NEXT UP: 2010 Panini Crown Royale?

Blogosphere Kindness, Pt. 7


Every so often, something occurs that blows my mind.

If you follow me on Facebook or Twitter, you know that I was on vacation last week. Wife and I just celebrated our second anniversary and we returned to Maine, which was beautiful as always, albeit wet. When I returned home, there was a big stack of mail on our kitchen island (my in-laws had been checking on the place in our absence). Most of it was junk, except for the bubble mailer on top of the stack.

It was from none other than bigD of Hey, That’s Mine! fame. I quickly thought, “We didn’t have a trade in progress” and then my mind instantly leaped to the next possible solution, “Holy crap! A custom card!” I ripped into the mailer (before unloading the car or saying hi to our cat, mind you) and sure enough, there was a one of a kind masterpiece waiting for me.

2010 bigD Customs Hall of Fame Heroes

I turned the card over (which has all of the thickness and glossiness of a great insert) to see the now infamous card back. I have seen these on other blogs, but I must say, it was much cooler to have it in person.

Needless to say, this card went straight into my Emmitt box and will certainly be a unique and treasured piece of the collection. Whenever I get around to working on my Emmitt Collection website again (still haven’t figured out if I can recoup all of my data on my now disfunctional USB key), it will definitely be featured there as well.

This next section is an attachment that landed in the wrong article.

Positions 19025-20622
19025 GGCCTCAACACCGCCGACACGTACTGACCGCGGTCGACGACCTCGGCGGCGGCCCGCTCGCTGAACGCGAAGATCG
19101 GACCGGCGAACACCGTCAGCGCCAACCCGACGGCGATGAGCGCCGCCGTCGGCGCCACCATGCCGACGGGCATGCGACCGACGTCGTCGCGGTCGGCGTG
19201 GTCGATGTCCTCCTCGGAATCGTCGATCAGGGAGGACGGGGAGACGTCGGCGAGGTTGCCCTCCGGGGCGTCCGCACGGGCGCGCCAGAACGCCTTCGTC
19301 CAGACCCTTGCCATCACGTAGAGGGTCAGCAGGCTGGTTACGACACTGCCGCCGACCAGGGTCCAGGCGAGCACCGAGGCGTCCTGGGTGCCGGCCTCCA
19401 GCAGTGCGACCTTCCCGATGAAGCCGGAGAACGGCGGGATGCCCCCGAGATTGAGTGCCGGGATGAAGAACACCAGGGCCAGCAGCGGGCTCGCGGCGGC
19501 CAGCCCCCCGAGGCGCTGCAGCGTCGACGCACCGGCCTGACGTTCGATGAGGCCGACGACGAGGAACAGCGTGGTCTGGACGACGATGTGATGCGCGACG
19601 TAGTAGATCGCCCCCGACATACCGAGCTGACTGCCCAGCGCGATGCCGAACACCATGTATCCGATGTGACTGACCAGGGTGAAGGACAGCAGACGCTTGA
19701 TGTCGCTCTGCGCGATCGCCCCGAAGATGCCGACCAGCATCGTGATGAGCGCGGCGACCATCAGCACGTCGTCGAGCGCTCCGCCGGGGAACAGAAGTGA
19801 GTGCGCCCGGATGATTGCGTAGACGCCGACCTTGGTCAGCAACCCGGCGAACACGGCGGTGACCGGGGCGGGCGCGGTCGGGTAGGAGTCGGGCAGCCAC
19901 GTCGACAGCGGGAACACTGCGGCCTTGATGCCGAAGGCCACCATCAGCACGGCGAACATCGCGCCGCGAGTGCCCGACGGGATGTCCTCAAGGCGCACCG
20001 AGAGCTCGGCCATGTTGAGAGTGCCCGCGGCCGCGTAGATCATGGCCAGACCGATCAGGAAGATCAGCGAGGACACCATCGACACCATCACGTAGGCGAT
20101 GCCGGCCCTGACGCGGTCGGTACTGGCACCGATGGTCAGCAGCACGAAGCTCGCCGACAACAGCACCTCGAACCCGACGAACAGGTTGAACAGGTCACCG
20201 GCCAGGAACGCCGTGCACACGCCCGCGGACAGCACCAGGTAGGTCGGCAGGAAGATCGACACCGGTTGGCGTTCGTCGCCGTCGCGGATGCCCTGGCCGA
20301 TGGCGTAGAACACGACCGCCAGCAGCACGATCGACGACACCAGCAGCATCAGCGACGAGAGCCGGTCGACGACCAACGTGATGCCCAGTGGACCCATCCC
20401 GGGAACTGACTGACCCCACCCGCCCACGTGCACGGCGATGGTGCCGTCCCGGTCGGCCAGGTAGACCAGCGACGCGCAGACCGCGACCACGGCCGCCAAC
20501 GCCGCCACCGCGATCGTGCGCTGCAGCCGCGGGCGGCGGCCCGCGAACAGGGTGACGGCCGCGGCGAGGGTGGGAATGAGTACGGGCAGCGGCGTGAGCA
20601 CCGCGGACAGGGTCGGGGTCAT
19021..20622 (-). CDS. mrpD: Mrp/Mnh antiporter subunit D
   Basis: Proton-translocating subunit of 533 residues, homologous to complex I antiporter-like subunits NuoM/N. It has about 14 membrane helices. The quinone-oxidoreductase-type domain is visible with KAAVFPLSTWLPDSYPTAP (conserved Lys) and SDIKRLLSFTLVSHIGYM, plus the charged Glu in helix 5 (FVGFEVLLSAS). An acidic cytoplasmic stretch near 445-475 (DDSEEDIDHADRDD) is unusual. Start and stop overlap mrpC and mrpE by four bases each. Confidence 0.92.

Thanks bigD! Your custom card work is awesome!

Blogosphere Kindness, Pt. 6


Just as a warning, this post is EXCESSIVELY late.

A little (ok, ok, a LONG) while ago, I got an email from a collector I had never “met” before. He said his name was Bo and he had a whole box of base Topps Pirates for me if I wanted them. This was right after I began my quest to collect every base Topps Pirates card, and this Bo guy must have found my blog and either read that post or took a look at my Buccos page above. I informed him I didn’t have a lot of trade bait as most of my baseball cards are from the height of the junk wax era. He said that was perfect as he loves those sets and he expressed interest in my early Upper Deck cards. Sweet. He sent along his box and it did not disappoint one bit. In fact, it exceeded my expectations more than any other package I’ve received so far.

Bo sent so many Pirates that I couldn’t scan all of them. Instead, I scanned just a one-card example from each set that was represented in Bo’s box, and it still took two scans to get them all. Below are those one-card examples…coming from a staggering 17 different sets.

Click images for full sized scans

In total, Bo sent an absurd 201 different base Topps Pirates. He was able to completely knock out my 1988 wantlist and nearly completed several other years. I was blown away by the sheer kindness and generousity of Bo. I did a little digging (actually, he may have sent me a link to make my “research” much easier) and found that Bo is a fellow card blogger and is the proud owner and author of the aptly named Baseball Cards Come to Life! If you enjoy old school ‘ball cards and some clever writing, you should definitely check out his site.

So, what did I send in response to Bo’s generous offerings? Absolutely nothing. Why? Because I’m a jerk. Actually, the truth of the matter is (and yes, I realize this sounds like a cliché and awful excuse), I just haven’t had the time to go through my old Upper Deck cards and compare them against his wantlists. I also have a bad feeling that one of my early collection boxes is missing because I know that I have more UD cards around somewhere than I am finding. But Bo, if you are reading this, please know that I am a man of my word and I promise to get a box to you someday. It may not be this week or even next month, and I may not be able to get together 201 different cards you need for your collection, but I will make good on my end of the trade and the excessive time that has lapsed since you fulfilled your side.